I would just fill the dings with weld bead and grind smooth. If the plate is only 1/4" and has held up reasonably well, I'd check to see if the plate is something other than plain mild steel. I doubt if 1/4" would take constant fire for an extended period of time, the target zone really takes a beating. If so, the welding should be done with SMAW (stick) welding, rod to be selected to match the steel. I'd guess at least a 7xxx series if not something from the hardsurfacing group.
If they are just dings, you could spot heat them with an Oxy-Acet rosebud and smash them flat from the back side. You would need a bucking weight on the ding side, a 20# post hole driver would be just about right, handles and all.
Whoever does the welding needs to have LOTS of ventelation and use a proper mask while working there. The entire area will be coated in lead dust.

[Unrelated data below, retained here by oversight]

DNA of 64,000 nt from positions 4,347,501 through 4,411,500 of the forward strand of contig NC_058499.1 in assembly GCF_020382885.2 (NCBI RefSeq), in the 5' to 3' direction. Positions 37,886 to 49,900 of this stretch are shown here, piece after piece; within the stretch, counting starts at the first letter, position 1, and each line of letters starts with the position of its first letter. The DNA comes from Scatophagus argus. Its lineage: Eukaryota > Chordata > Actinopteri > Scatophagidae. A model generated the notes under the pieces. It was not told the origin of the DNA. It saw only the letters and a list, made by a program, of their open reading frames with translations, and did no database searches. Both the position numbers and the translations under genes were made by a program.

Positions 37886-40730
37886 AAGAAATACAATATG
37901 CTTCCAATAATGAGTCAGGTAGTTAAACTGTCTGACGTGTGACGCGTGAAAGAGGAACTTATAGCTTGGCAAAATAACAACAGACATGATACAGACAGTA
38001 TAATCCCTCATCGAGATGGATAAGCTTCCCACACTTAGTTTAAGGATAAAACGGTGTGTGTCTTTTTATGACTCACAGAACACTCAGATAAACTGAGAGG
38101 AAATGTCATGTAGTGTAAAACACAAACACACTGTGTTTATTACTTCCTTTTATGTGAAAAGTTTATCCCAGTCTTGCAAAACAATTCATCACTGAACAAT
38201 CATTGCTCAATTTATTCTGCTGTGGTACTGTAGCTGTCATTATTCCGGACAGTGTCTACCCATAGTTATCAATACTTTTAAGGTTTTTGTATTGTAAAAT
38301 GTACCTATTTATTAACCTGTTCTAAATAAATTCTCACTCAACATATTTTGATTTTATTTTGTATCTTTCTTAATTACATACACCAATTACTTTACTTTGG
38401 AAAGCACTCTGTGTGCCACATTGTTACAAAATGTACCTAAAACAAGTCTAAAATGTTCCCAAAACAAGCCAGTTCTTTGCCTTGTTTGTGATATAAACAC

Cheers.
CusMarsh wrote:
Reply to
Roy J
Somehow from the original post, I had the impression this was a 45 degree backstop.
Jim
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Reply to
jim rozen
1/2 inch won't stop a 30/06 (don't ask how I know!). Unless it's T1 or amor plate, It will take 1 inch min thick mild steel to stop an 06 bullet. head on.
Mike Eberlein
jim rozen wrote:
Reply to
mikee
Wirefeed welder with hardfacing wire.
Gunner
"25 States allow anyone to buy a gun, strap it on, and walk down the street with no permit of any kind: some say it's crazy. However, 4 out of 5 US murders are committed in the other half of the country: so who is crazy?" -- Andrew Ford
Reply to
Gunner